I sit listening to Radio Nan Gaidheal (Gaelic Radio) from the BBC, thinking and remembering.
Much of this odyssey has been filled with joy, excitement, and adventure. I have been in Scotland a little more than six months now and am feeling at home. Yet...
Two things have happened this week that remind me how far away I am from my first and second homes.
The first was the blessing of technology that allowed my brother Thomas, his wife Tammy, and me to see one another as we spoke. There are six time zones that separate us now, as opposed to the one that we used to have. Still, we were able to visit via Skype last Sunday night. It was great to be able to look at each other -- and astounding at the same time, given the divide of time and miles. The last time we had seen each other was July 23 at the Atlanta airport. We had passed each other for just a while -- I was waiting to begin my flights to Scotland, they had flown in that morning so that they could drive my truck back to Missouri. They are planning to come over in the spring (whether or not they will tote golf clubs is to be determined) and I am looking forward with great excitement to the opportunity to hug them and show them around.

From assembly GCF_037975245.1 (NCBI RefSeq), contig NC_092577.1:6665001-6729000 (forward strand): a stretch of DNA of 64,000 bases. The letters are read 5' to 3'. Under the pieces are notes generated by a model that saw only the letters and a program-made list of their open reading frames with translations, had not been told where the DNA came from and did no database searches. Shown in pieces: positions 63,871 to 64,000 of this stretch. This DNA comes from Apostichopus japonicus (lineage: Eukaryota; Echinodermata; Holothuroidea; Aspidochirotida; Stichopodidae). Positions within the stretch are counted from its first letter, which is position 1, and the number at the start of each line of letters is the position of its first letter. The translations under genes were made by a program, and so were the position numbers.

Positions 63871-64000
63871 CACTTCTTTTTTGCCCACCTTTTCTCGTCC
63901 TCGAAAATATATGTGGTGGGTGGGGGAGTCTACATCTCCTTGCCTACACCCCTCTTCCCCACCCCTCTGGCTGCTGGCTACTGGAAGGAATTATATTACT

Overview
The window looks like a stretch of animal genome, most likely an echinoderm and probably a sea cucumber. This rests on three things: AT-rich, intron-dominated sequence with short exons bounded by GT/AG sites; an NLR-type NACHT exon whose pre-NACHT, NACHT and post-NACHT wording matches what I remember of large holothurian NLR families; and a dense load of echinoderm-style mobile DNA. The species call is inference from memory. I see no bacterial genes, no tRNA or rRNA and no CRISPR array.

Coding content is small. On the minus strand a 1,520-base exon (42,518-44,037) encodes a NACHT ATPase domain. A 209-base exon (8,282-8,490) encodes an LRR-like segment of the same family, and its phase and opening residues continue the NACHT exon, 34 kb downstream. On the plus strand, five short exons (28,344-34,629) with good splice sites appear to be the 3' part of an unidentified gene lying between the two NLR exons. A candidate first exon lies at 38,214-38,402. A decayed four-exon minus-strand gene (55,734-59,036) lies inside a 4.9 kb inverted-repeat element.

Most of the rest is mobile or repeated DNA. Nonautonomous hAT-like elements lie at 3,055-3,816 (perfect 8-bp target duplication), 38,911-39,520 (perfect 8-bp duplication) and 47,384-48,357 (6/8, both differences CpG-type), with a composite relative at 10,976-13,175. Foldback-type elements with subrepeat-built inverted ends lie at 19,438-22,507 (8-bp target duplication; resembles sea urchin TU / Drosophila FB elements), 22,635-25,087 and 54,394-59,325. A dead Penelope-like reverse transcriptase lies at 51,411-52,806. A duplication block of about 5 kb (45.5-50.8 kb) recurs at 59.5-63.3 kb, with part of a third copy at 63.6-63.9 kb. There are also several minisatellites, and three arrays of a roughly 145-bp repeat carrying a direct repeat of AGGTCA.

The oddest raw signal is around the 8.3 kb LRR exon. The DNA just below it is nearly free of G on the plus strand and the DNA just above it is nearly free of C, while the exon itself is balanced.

It has caused me to reflect on the centuries of travellers before me -- to think about how much more of a sadness it had to have been for them to realize that each goodbye could well be the last time they would see a loved one, to think about the utter joy a letter could bring even if it were several months old by the time it arrived.
The second was receiving word this morning of the sudden death of a church member and friend from the last congregation I served in Georgia. John had been fighting cancer for 2.5 years -- but his death was still very surprising given the circumstances. Through the magic of the Internet, his wife Judy was able to contact me and give me her phone number. I called her, despite the five hour time difference, knowing that she was awake because we were both online at the same time.
The sadness this time stems from the fact that I am not there with her, to hug her and walk with her through this valley, a journey that we had walked much of together. She and John had been stalwarts at Bible study (even the midst of his treatments), helpers in the church, support, and had even helped me pack for this move.
The reality check sometimes happens -- and the reality right at the moment is that I am too far away to give the hugs that I would so like to give, to hand the tissues that I would have at hand, to laugh at the jokes and see the family members that are dear. As much joy as I know as I adventure, sometimes it is difficult.